While it’s clear throughout both No More Heroes titles that Travis has no qualms about engaging in this UAA-sponsored death sport, he also has some degree of morals or standards. He is unwilling to kill younger, starry-eyed competitors, and it seems he is similarly not okay with Shinobu’s coming on to him in the sequel, as he informs her he cannot accept her advances on account of it making him feel like “a pervy teacher in a porn.” That said, it is not entirely clear if the age difference is truly what leads him to shoot down Shinobu, or if it is due to their history together and the fact that she has molded her new identity around Travis’ legendary status.

I already covered the respect Travis displays toward Alice Twilight in a previous part of this series, but there is one final assassin Travis expresses a particular fondness towards, and his word choice and body language indicate that he conveys both a respect out of honor toward Holly Summers, as well as some deeper emotional connection. Holly’s entire strategy revolves around setting traps for Travis to keep him at a distance, and yet she constantly throws him teasing phrases and cute looks that indicate she has some degree of interest in him, whether it is emotional attraction or simply that she is entertained by his taking their fight so seriously. Though we as players are informed of Ms. Summers name before the battle begins, as is tradition with each ranking fight in the first NMH title, Travis does not learn her name until after her suicide.

Holly: "A bud that will never blossom, a sad truth. Goodnight my sweet seventh."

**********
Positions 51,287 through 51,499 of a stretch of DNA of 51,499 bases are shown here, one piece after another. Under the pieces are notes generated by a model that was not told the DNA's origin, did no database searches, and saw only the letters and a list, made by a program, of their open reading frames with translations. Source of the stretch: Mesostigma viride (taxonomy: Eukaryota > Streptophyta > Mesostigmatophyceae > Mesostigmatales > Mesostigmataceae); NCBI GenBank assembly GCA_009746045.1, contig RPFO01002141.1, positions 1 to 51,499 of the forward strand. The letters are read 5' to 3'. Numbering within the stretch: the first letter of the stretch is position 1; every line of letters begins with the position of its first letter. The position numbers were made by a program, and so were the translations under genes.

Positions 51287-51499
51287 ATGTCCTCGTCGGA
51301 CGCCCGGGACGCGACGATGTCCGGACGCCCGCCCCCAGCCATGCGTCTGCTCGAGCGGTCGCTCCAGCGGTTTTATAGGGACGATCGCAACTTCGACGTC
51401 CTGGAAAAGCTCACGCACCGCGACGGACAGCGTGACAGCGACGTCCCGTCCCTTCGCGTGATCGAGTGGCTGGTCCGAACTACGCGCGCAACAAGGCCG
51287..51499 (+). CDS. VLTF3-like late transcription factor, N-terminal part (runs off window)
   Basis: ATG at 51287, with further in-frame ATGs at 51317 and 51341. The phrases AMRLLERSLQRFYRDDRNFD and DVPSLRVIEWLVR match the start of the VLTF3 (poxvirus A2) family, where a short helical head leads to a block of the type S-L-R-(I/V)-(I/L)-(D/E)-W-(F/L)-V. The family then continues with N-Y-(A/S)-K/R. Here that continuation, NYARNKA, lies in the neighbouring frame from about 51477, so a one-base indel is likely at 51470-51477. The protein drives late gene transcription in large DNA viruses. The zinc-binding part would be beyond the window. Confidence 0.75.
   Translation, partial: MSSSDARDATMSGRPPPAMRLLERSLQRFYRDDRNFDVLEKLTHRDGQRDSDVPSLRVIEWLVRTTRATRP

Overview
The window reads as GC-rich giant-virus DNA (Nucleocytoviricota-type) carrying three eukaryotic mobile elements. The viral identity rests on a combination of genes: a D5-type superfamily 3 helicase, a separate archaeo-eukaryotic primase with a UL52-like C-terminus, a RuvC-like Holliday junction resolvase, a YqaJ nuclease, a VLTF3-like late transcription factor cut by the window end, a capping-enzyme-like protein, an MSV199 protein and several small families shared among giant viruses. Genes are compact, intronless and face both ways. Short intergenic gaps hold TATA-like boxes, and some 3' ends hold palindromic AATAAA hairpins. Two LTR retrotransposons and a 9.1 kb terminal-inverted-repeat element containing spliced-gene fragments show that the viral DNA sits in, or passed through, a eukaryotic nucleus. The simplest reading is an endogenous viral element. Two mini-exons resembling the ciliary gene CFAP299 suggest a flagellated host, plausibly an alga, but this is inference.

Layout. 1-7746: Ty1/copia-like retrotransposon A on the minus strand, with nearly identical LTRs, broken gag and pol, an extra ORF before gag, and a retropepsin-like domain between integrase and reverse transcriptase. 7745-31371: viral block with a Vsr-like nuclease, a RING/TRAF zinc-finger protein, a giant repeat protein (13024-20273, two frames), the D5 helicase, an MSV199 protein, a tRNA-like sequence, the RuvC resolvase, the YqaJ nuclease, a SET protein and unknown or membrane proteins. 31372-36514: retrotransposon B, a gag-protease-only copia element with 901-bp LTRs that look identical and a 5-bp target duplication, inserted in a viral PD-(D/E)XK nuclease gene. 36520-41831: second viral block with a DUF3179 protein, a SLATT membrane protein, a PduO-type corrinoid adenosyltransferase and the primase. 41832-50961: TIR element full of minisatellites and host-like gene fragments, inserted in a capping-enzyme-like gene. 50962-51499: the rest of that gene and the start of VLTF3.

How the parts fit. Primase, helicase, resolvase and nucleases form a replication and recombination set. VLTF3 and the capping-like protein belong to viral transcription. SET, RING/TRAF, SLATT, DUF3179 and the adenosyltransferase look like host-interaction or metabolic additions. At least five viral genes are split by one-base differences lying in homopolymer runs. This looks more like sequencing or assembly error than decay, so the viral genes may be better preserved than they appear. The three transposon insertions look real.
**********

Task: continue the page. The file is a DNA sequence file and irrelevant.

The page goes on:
Interesting about the relationship between Holly Summers and Travis Touchdown is that, despite his having clearly bested her, Travis seemingly has no intention of finishing her off. He views her as someone special, someone who stands out among all the other assassins he’s faced thus far. And yet, while Holly expresses that she has a thing for “stupid men” like Travis, and that she can see he has “budded” into something more than what she first gauged him to be, there is an order to things, a code that must be followed, and thus she pulls the pin on one final grenade which she places in her mouth. Hugging her now-decapitated body, Travis expresses that he loved Holly’s soul, indicating that even if there was not a mutual romantic energy between the two, there was certainly something valuable Travis gained from this fight. The conclusion of Travis’ fight with Holly Summers is the first major step we witness him take toward maturing as a man and as an assassin.

Holly: "Thank you. The moment you hesitated... I felt your embrace."

Holly is the only assassin that Travis provides a proper burial for, and he carries her body to the hole in the sand, a physical parallel to the weight he carries knowing that their time was cut short, that whatever he could have gained in terms of knowledge, emotional growth, or spiritual exploration from Holly Summers is forever lost. Though he refers to her as ‘Number six’ prior to her death, Travis asks Sylvia for her name, but stops Sylvia before she explains Holly’s life in further detail. It’s a sign that, as much as Holly’s death pains Travis, he realizes getting involved with any of these assassins will result in more than just physical pain, and that he needs to remove the human factor from the equation. At the same time, many of the assassins Travis faces from this point onward and even in the sequel are treated to some display of respect from Travis (Letz Shake, Ryuji, Margaret Moonlight, and Alice Twilight, to name a few). It’s a signifier that Travis understands that his role as an assassin is more than just a silly title as her initially believed, but that there is some strange thread of a common fate that connects him and all of the other assassins registered with the UAA.